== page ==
Exercise, not pills, better at preventing dementia
Dementia 'not a natural or inevitable consequence of aging,' says new report
If you want to save your brain, focus on keeping the rest of your body well with exercise and healthy habits rather than popping vitamin pills, new guidelines for preventing dementia advise.
About 50 million people currently have dementia, and Alzheimer's disease is the most common type. Each year brings 10 million new cases, says the report released Tuesday by the World Health Organization.
Although age is the top risk factor, "dementia is not a natural or inevitable consequence of aging," it says.
Many health conditions and behaviours affect the odds of developing it, and research suggests that a third of cases are preventable, said Maria Carrillo, chief science officer of the Alzheimer's Association, which has published similar advice.
Since dementia is currently incurable and so many experimental therapies have failed, focusing on prevention may "give us more benefit in the shorter term," Carrillo said.
Much of the WHO's advice is common sense, and echoes what the U.S. National Institute on Aging says.
That includes getting enough exercise; treating other health conditions such as diabetes, high blood pressure and high cholesterol; having an active social life, and avoiding or curbing harmful habits such as smoking, overeating and drinking too much alcohol. Evidence is weak that some of these help preserve thinking skills, but they're known to aid general health, the WHO says.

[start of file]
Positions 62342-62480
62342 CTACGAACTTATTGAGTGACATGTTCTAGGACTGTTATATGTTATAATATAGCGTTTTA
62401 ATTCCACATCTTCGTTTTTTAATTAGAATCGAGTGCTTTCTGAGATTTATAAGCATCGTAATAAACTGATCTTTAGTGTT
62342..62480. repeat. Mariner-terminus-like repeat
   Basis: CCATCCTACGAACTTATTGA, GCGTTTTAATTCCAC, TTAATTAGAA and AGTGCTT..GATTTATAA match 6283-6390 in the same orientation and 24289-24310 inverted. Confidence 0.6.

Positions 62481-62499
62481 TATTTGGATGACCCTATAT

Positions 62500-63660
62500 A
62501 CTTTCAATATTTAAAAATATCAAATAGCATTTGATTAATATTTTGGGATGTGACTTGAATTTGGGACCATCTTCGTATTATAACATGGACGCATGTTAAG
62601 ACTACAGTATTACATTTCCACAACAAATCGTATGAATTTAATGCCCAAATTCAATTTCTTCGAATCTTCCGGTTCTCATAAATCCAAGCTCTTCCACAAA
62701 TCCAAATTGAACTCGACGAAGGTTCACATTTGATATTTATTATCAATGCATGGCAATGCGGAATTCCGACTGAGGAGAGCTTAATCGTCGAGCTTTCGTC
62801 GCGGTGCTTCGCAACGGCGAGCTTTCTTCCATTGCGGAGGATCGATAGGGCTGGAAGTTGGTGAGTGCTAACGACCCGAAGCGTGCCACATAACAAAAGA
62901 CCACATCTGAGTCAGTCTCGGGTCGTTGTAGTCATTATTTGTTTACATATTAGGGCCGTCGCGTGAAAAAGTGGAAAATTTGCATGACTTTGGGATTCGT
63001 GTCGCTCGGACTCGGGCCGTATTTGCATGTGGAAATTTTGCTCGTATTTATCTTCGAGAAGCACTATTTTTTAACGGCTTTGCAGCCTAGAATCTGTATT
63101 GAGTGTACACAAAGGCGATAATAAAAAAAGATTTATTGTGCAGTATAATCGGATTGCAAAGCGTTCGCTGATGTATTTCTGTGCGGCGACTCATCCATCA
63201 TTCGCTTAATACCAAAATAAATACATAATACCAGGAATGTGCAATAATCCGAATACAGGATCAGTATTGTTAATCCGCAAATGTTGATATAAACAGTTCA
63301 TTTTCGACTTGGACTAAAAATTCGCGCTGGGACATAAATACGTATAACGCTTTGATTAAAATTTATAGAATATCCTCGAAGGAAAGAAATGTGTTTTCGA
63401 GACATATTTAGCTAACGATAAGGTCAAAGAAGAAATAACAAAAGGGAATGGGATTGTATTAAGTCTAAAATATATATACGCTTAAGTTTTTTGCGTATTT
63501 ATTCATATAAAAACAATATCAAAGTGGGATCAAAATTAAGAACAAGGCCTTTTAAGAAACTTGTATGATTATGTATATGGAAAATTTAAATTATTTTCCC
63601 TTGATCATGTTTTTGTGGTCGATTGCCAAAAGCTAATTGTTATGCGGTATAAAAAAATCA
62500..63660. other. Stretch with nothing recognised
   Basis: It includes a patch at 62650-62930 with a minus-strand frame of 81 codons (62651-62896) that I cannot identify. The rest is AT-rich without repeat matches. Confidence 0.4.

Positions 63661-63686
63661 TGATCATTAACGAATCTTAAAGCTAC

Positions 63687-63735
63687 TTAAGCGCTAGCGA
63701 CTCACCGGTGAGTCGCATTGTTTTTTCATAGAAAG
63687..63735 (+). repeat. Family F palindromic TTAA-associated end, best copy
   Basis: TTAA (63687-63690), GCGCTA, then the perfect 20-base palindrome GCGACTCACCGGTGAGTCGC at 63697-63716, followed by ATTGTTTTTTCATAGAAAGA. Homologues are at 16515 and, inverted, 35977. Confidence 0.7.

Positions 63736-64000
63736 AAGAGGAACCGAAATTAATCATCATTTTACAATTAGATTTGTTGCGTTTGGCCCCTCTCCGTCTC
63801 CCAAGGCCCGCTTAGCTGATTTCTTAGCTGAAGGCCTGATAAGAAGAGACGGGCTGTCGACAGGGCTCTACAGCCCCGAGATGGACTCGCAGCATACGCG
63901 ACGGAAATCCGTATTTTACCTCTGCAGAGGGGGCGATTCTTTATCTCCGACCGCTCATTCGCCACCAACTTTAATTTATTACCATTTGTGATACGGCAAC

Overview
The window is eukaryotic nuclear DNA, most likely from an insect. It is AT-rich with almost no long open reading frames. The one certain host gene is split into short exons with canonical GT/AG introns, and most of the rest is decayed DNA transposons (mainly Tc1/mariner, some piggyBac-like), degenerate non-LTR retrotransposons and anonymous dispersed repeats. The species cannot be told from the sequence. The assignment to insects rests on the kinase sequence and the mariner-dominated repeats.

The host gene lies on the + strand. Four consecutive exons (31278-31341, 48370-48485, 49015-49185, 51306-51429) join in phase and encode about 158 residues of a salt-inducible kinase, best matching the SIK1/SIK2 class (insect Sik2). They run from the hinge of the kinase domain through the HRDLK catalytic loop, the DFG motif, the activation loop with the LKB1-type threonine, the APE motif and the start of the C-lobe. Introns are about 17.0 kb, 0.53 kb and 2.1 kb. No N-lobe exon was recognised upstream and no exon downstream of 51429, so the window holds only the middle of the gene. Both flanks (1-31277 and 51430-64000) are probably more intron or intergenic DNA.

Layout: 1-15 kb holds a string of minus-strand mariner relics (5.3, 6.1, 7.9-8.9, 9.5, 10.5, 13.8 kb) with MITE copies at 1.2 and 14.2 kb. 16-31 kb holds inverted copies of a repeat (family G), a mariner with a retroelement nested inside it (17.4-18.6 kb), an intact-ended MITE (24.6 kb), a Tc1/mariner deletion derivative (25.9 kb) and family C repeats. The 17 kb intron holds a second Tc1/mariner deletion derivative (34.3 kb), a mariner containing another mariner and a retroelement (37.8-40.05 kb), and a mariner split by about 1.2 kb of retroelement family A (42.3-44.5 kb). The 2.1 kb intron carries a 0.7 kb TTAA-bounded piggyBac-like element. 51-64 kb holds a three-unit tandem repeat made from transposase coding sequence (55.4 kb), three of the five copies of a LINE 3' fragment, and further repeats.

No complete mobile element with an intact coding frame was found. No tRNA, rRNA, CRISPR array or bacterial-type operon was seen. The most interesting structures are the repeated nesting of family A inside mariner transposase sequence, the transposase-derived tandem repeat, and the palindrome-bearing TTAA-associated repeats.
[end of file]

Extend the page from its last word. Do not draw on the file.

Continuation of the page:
Eating well, and possibly following a Mediterranean-style diet, may help prevent dementia, the guidelines say. But they take a firm stance against vitamin B or E pills, fish oil or multi-complex supplements that are promoted for brain health because there's strong research showing they don't work.
"There is currently no evidence to show that taking these supplements actually reduces the risk of cognitive decline and dementia, and in fact, we know that in high doses these can be harmful," said the WHO's Dr. Neerja Chowdhary.
"People should be looking for these nutrients through food ... not through supplements," Carrillo agreed.
The WHO also did not endorse games and other activities aimed at boosting thinking skills. These can be considered for people with normal capacities or mild impairment, but there's low to very low evidence of benefit.
There's not enough evidence to recommend antidepressants to reduce dementia risk although they may be used to treat depression, the report says. Hearing aids also may not reduce dementia risk, but older people should be screened for hearing loss and treated accordingly.
There was substantial evidence that there were things people could do to reduce the risks, Carrillo said.
"Start now. It's never too late or too early to incorporate healthy habits."
With files from Reuters